Lessons of Family Travel in Zanzibar
Recently, I traveled to Zanzibar with my little girl. I really did not know what to expect, or how my daughter would adjust to her new surroundings and different customs. I was sure that this trip was going to be educational, I was a bit worried in the beginning. But after a couple of days I could see some obvious shifts in her behavior, as she got accustomed to her new environment. I can truly say that travel is the best teacher.I encourage parents to travel with their kids from a young age, and from my family vacation to Zanzibar, my child learned these important lessons.
1. The art of respectful negotiation
One thing that is common in Tanzania, and Zanzibar in particular, is the art of bargaining. If you stop at a local market and wish to purchase something, you must learn to negotiate. I have noticed that this custom is
normal in many countries I have visited, and can be a good thing. Many Westerners do not have this habit, and my daughter was taken aback at first. I had to explain that the salesperson will actually get offended if she did not bargain for her desired necklace. It did not take too much time for her to get used to this, I noticed how she started approaching all kinds of different shops, trying to negotiate the price. It really did a number on her social skills, given the fact that she is quite shy. Also, if you wish to improve kids’ math skills, forget private lessons; teach your child to bargain!
2. Random acts of kindness
The poverty in Tanzania was quite difficult to see. We are used to beggars in our hometown, but seeing these people walking barefoot with only one rag on their back was quite alarming. One day, while we were walking along the street and eating ice-cream in the unbearable heat, my daughter asked me why the little girl on the corner seemed so sad. I explained that she could probably not afford to eat ice-cream. She immediately walked up to her and gave her the treat.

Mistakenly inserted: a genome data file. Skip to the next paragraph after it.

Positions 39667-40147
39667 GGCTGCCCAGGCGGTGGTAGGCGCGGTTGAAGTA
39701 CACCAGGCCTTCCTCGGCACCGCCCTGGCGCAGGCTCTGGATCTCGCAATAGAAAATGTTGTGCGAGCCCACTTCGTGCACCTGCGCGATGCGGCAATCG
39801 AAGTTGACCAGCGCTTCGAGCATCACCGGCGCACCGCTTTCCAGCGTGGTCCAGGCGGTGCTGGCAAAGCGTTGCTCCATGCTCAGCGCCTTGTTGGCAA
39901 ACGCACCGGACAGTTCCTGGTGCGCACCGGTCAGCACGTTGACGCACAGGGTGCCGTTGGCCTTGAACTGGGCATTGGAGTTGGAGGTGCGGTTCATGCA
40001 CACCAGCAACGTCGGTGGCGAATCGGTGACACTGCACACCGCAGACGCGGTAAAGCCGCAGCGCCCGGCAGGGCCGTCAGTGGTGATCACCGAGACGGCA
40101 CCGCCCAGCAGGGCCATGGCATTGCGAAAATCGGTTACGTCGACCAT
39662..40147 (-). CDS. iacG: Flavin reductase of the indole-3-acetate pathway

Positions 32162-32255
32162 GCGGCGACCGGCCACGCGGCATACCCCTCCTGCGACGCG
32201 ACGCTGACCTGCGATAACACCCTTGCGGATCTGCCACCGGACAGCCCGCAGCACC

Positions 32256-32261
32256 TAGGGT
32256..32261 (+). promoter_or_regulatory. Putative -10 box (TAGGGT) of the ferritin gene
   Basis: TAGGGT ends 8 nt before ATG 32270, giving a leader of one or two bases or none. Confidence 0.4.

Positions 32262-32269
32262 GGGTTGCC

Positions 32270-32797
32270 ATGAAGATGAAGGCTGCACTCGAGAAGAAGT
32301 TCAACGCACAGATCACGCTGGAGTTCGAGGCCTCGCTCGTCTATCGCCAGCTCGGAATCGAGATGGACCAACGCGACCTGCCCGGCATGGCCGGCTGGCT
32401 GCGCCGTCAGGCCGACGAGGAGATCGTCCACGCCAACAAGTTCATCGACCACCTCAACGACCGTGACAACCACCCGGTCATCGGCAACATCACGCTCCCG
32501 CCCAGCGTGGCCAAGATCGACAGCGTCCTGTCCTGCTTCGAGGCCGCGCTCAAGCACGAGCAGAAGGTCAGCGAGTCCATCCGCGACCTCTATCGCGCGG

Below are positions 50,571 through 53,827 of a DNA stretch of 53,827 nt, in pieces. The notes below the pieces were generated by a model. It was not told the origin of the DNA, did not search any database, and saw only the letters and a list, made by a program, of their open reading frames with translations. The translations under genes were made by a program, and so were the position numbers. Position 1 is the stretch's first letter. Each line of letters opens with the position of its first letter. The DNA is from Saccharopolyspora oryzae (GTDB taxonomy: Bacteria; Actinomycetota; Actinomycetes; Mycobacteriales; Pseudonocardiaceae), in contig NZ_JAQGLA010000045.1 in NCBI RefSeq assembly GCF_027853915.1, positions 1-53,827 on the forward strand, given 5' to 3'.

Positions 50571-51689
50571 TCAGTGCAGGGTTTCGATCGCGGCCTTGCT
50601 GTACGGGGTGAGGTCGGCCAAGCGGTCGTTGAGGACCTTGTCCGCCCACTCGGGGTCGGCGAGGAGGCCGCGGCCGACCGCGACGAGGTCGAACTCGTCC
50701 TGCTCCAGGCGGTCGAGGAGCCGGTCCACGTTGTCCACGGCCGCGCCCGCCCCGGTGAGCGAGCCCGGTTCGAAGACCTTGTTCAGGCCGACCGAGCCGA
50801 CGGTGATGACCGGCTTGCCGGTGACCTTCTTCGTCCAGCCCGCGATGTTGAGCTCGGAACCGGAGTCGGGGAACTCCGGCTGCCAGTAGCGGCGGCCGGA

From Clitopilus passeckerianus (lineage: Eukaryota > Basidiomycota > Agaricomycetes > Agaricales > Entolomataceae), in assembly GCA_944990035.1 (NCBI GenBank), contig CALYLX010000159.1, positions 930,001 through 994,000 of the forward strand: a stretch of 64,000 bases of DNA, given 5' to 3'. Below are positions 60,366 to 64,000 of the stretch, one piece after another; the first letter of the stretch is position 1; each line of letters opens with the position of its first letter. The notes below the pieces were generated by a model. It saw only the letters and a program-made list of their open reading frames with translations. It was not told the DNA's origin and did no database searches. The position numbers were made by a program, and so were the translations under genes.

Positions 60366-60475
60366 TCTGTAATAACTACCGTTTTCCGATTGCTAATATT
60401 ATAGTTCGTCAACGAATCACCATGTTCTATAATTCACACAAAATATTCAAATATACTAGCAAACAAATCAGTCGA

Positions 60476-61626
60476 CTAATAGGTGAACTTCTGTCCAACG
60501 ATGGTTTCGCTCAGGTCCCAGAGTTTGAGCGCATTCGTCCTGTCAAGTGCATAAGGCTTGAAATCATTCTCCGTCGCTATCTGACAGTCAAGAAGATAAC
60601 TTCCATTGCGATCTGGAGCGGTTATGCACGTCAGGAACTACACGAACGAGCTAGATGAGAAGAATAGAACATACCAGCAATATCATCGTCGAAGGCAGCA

3. Being a kid is a universal language
One of my fondest memories of this trip was observing my girl play on the beach with a bunch of kids. They could not understand what she said, but it did not matter. They were just having a great time, sharing laughs and building sand castles. A smile is the same in every language.
4. Persistence pays off
We bought some handmade souvenirs from an old woman. She would stop by every day while we ate breakfast at the local restaurant, and would offer her handmade necklaces and beaded bracelets. After a few days, she came at the usual time and my daughter decided to purchase a souvenir for her friend back home. I will never forget what my daughter said to me that day: “You see mom? She came here every day hoping to sell something. I guess persistence really does pay off.”
5. Cross-cultural understanding
What I value most from this amazing adventure was how my daughter adjusted quite easily to the different culture. She played with the local kids, used charades to communicate, learned new things, tried new foods and got acquainted with life on the island of Zanzibar. We also got a car and visited Dodoma, the capital of Tanzania. We had many adventures there. The way my daughter grasped the world and different customs amazed me. We can learn a lot from our children.